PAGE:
LOS ANGELES -- Last week NPR's On the Media host, Bob Garfield, lamented a frightening tic invading American speech. It appears "almost exclusively among women, and young women at that." As these women form sentences, Garfield explains, "something happens to their voice, as if they have a catch in their throat." He summons his 11-year-old daughter Ida to the microphone to mimic the speech pattern. "Ida," he instructs her, "be obnoxious."
The affect of which Garfield speaks is known as "creaky voice" or "vocal fry," a gravelly lowering of the voice that conjures the sounds of "a door creaking or a hinge that needs oiling." Over the course of his 26-minute Slate Lexicon Valley podcast, Garfield describes the speech pattern as vulgar, repulsive, mindless, annoying. "I want the oil to stop frying," Garfield says. "I want someone to wave a magic wand over a significant portion of the American public" -- you know, women -- "and have the frying come to an end."
For years, women have been criticized for raising their voices at the end of sentences. This "Valley Girl lift," as Hofstra fine arts professor Laurie Fendrich maligns it, "reveals an unexplainable lack of confidence in one's opinions and a radical uncertainty about one's place in the world." Raising our voices makes women sound like "an empty-headed clotheshorse for whom the mall represents the height of culture," she writes.
So we're wrong when we raise our voices, and we're wrong when we lower them.
Just as Valley Girls are perceived as overly feminine and submissive, Creaky Girls may be seen as overly masculine and derisive. Lexicon Valley co-host Mike Vuolo notes that a woman's voice is, on average, an octave higher than a man's. Lowering into a gravelly creak puts men and women on the same wavelength. "Vulgar!"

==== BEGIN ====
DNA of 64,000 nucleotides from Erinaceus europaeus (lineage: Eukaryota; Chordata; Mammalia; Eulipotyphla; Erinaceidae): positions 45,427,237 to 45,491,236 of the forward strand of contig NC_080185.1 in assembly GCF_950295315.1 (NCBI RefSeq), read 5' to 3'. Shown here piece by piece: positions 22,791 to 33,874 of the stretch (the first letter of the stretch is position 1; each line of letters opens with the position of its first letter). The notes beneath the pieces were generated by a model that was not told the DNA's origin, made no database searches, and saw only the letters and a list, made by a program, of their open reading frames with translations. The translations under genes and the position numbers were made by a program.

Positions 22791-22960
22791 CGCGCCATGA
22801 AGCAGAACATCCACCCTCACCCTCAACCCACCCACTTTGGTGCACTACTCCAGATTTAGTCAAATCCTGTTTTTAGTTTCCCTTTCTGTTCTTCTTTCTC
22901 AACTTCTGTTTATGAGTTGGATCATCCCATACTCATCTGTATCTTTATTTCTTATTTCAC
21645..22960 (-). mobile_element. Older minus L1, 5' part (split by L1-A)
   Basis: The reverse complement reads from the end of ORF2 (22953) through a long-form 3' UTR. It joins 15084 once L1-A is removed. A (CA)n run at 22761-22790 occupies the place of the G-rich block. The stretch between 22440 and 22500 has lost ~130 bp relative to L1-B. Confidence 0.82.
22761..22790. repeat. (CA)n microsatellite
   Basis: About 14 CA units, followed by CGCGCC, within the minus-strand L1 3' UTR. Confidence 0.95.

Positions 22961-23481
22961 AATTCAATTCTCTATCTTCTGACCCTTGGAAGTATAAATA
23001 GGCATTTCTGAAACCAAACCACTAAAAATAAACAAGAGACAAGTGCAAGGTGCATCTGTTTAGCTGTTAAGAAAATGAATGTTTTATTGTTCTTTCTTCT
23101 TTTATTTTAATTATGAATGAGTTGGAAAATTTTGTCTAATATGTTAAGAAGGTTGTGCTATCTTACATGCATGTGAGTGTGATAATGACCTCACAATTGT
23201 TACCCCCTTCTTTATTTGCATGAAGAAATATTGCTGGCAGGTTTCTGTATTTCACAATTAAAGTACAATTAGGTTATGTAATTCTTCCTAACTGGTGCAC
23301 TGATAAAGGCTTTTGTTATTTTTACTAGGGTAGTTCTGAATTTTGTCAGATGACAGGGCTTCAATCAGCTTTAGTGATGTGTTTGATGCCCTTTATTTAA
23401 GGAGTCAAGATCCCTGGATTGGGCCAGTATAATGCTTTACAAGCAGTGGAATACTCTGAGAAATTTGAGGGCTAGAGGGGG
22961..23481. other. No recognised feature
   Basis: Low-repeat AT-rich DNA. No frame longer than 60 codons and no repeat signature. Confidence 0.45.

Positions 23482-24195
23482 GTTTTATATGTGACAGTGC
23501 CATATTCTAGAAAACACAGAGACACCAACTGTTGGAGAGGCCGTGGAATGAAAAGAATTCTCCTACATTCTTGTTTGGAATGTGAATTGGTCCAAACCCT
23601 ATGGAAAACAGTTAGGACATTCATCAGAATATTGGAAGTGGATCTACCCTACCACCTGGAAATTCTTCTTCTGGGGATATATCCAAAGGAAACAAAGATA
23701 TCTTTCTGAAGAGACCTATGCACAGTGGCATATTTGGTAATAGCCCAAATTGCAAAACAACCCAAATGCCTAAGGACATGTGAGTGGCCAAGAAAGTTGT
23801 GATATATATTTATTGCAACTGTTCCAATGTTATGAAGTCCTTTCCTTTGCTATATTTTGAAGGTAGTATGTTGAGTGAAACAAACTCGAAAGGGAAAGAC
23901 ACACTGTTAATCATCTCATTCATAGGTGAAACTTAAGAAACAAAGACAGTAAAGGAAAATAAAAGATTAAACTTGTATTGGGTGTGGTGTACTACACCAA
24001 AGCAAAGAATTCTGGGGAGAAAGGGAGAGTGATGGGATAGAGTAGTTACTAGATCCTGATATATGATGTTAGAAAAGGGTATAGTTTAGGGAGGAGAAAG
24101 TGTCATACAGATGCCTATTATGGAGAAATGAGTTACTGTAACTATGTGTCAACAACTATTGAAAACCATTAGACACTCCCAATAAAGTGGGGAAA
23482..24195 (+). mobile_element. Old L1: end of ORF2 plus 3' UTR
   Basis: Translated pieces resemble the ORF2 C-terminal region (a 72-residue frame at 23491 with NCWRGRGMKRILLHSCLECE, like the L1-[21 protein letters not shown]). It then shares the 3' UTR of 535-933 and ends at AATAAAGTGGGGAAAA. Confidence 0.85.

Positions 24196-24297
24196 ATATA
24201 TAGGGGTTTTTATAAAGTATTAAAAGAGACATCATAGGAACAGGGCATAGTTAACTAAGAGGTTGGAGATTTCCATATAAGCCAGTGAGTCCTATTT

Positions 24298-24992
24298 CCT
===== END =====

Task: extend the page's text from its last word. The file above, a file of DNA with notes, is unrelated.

Of course, young women could work to flatten their speech patterns to conform to Garfield's own NPRish affectation, which one commenter describes as "Richard Pryor making fun of WASPs." So why do we instead insist on speaking in ways that older men find so objectionable? Vuolo valiantly meets Garfield's annoyance with some research into how the vocal creak actually functions among young women.
One study recorded a college-aged woman's voice while speaking in an even tone, and then again when employing the creak. When both samples were played for students in Berkeley and Iowa, those peers viewed the affectation as "a prestigious characteristic of contemporary female speech," characterizing the creaky woman as "professional," "urban," "looking for her career" and most tellingly: "not yet a professional, but on her way there."
"You mean there were positive associations among her demographic?" Garfield asks incredulously. "It's so repulsive, and yet it's deemed sophisticated by our next generation of leaders?"
That's right, Bob. And a 2011 Science investigation into vocal fry confirms that the vocal creak is not a universally reviled tic. Science cites a study conducted by speech scientist Nassima Abdelli-Beruh of Long Island University, who observed the creak in two-thirds of the college women she sampled. She also found that "young students tend to use it when they get together," with the speech pattern functioning as a "social link between members of a group." One of the most prominent vocal creakers of my generation, Britney Spears, actually digitally modifies her voice to creak more impressively when delivering lines like, "It's Britney, b -."
I suspect that the spread of "creaky voice" makes Garfield so mad because it represents the downfall of his own mode of communication, which is swiftly being replaced by the patterns and preferences of 11-year-old girls like Ida and her peers. As women gain status and power in the professional world, young women may not be forced to carefully modify totally benign aspects of their behaviour in order to be heard. Our speech may not yet be considered professional, but it's on its way there.
Amanda Hess is a writer and editor in Los Angeles. She blogs for DoubleX on sex, science, and health. Tweet at her @amandahess.